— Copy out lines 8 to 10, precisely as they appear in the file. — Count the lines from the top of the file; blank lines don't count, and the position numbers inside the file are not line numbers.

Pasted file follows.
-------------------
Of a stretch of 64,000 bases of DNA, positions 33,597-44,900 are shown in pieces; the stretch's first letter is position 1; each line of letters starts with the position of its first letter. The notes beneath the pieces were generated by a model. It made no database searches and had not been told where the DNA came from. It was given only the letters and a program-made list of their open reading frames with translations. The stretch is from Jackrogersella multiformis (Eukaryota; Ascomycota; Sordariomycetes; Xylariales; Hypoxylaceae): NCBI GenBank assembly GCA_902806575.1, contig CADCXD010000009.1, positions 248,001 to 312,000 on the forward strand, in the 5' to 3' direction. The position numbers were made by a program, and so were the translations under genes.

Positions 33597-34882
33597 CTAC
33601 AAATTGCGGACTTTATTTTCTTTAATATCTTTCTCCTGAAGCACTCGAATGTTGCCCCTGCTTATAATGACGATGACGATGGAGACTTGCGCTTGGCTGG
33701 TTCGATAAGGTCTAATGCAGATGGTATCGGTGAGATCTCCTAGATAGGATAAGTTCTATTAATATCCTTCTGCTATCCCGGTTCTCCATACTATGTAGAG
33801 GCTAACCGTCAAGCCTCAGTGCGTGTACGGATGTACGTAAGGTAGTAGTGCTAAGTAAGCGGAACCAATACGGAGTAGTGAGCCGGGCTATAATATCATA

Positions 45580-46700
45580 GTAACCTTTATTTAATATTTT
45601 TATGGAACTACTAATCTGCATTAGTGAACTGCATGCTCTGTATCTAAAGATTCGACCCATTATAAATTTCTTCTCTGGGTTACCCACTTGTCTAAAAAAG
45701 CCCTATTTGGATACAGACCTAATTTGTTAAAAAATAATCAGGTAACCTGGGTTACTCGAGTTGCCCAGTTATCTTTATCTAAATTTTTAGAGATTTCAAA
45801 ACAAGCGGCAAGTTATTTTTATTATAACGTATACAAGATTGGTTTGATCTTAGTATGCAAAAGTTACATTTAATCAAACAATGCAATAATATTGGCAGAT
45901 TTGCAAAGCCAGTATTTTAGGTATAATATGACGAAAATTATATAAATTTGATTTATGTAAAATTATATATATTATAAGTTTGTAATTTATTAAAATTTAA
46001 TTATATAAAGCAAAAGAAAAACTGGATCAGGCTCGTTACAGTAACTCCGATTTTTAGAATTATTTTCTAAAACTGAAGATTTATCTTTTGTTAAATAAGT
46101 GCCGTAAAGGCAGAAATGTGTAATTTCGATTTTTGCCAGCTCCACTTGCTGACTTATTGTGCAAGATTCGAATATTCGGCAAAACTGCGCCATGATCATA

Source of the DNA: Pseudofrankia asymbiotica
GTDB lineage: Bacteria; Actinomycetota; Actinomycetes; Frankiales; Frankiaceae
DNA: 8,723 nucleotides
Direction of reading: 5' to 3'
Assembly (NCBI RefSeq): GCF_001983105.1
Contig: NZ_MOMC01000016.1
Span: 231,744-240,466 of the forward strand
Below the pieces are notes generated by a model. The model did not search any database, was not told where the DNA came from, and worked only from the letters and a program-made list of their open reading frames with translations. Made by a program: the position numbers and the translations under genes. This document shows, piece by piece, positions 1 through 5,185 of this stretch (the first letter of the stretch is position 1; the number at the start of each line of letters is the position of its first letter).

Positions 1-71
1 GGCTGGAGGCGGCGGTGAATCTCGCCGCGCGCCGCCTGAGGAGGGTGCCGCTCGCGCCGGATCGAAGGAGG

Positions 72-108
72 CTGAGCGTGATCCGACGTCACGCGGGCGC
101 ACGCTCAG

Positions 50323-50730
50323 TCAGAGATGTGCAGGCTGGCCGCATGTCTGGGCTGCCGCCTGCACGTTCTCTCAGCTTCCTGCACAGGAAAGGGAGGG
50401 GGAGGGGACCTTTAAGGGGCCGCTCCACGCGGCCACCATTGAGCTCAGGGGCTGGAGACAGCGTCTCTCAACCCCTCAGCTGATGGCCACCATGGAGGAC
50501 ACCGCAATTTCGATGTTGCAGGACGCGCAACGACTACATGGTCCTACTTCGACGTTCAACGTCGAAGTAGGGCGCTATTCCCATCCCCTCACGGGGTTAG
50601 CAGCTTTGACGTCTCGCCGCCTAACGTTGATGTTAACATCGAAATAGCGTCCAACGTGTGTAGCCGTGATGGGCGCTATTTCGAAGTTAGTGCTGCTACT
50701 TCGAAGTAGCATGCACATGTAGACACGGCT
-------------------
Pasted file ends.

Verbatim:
45580 GTAACCTTTATTTAATATTTT
45601 TATGGAACTACTAATCTGCATTAGTGAACTGCATGCTCTGTATCTAAAGATTCGACCCATTATAAATTTCTTCTCTGGGTTACCCACTTGTCTAAAAAAG
45701 CCCTATTTGGATACAGACCTAATTTGTTAAAAAATAATCAGGTAACCTGGGTTACTCGAGTTGCCCAGTTATCTTTATCTAAATTTTTAGAGATTTCAAA